The college football coaches hot seat rankings for Week 7 find Mark Helfrich and Charlie Strong practically sitting on the Earth’s mantle and core, respectively.
Two coaches, LSU’s Les Miles and Florida International’s Ron Turner, have already been handed their walking papers. And that’s just the beginning. At least a dozen more will get the boot between now and mid-December, pending how the second half of the year transpires for a swath of struggling programs.
As the season throttles forward, things are taking focus. Half of the Week 7 Pressure Cooker Rankings are comprised by two conferences: the Pac-12 and SEC. Some of that is due to perennial underachievers failing to gain traction, while some of it is due to teams falling well short of expectations.
Which head coaches are fielding the most pressure to turn things around and improve sinking job approval ratings? We break down who’s sitting on the hottest seats heading into Week 7 of the 2016 campaign.
10. Rich Rodriguez, Arizona (Last Week, NR)
RichRod is not in imminent danger. Repeat, not in imminent danger. He’s too well-liked in Tucson. At the current pace, though, he’ll begin 2017 with a lot to prove in what will be his sixth year with the program. The Wildcats peaked when they won the Pac-12 South in late November of 2014. Since then? Just 9-12, including 3-10 in conference play. The product is declining, the talent level is on a downward slope and the team is a step behind ASU in recruiting. In other words, there are shades of the Mike Stoops era, something Arizona was determined to escape.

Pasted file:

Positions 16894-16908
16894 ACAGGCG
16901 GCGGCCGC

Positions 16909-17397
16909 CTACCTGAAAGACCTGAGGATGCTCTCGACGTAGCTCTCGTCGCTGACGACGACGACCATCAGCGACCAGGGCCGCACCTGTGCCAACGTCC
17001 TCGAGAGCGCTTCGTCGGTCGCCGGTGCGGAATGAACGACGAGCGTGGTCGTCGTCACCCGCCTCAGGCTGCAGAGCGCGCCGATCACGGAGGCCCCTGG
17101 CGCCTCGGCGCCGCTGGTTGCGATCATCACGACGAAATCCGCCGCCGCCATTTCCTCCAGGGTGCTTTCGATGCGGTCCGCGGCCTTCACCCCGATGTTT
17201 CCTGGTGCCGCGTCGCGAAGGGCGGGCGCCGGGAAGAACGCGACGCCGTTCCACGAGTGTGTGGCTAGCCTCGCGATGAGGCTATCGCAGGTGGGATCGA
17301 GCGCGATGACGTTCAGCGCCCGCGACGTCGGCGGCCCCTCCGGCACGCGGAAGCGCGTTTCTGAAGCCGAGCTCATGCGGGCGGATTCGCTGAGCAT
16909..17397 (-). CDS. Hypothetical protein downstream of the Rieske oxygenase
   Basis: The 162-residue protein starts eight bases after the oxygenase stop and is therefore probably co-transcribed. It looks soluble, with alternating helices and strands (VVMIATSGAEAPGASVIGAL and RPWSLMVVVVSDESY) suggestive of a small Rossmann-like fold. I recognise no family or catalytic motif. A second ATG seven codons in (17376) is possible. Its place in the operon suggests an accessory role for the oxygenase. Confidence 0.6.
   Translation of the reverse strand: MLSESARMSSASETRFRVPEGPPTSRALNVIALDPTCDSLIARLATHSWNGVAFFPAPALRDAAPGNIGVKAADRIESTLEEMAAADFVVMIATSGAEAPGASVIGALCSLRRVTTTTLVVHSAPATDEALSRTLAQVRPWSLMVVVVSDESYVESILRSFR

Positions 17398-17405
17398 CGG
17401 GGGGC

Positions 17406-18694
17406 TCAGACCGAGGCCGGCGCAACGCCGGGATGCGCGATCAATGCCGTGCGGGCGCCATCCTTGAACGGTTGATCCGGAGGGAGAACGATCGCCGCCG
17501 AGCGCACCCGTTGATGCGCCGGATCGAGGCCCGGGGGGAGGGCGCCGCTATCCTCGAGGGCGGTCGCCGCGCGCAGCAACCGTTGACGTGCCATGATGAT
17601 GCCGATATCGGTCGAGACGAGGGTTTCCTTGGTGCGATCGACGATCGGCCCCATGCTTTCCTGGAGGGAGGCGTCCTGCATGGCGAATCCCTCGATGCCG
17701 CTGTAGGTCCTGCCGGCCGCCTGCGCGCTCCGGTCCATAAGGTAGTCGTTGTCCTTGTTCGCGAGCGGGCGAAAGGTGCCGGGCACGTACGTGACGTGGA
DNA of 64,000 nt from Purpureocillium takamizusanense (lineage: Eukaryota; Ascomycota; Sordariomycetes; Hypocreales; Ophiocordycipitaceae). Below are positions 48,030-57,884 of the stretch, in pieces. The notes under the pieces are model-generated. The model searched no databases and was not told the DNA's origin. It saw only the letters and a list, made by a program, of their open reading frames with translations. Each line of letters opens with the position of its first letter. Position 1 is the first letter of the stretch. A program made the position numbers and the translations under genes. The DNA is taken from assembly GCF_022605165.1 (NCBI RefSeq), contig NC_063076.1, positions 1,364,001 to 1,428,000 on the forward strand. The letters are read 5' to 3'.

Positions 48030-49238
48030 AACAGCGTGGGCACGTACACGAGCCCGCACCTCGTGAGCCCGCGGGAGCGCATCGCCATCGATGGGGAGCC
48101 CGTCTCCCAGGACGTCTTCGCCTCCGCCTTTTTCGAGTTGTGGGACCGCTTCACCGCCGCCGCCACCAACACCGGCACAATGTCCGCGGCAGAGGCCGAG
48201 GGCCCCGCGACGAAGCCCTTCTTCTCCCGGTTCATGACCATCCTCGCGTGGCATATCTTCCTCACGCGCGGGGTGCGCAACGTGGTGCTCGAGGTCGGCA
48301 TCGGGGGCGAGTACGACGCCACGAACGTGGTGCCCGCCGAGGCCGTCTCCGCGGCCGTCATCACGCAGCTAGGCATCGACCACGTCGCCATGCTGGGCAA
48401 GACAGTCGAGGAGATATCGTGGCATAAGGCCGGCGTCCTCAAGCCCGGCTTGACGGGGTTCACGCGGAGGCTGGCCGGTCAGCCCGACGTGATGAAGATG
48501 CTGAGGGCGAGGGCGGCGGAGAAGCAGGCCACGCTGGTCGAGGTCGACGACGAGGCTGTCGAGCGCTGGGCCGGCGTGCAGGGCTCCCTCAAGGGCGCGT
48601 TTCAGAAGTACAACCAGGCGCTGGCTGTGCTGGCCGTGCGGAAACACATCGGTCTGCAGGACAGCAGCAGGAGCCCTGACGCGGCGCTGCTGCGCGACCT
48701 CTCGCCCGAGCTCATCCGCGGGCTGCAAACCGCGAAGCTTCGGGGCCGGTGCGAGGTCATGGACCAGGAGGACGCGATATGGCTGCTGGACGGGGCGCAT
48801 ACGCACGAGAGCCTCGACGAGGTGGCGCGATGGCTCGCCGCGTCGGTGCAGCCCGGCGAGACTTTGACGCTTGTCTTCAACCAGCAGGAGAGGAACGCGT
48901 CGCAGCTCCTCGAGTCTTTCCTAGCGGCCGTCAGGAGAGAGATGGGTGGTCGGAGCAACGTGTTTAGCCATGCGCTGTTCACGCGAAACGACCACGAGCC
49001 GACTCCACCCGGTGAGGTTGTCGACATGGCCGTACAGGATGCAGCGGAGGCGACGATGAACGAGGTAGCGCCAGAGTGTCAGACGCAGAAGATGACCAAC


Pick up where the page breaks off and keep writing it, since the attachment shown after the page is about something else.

9. James Franklin, Penn State (7)
Franklin took an important step toward earning a fourth year in Happy Valley by soundly beating Maryland on Saturday, 38-14. It was the first loss for the Terps, who were never in the game. At 4-2, with games against Purdue, Iowa, Indiana and Rutgers remaining, the Nittany Lions are a safe pick to make it back to a bowl game. But if Penn State wallows in that seven-win neighborhood for a fourth consecutive year, Franklin will begin 2017 with a firm edict to get over mediocrity’s hump.
8. Derek Mason, Vanderbilt (9)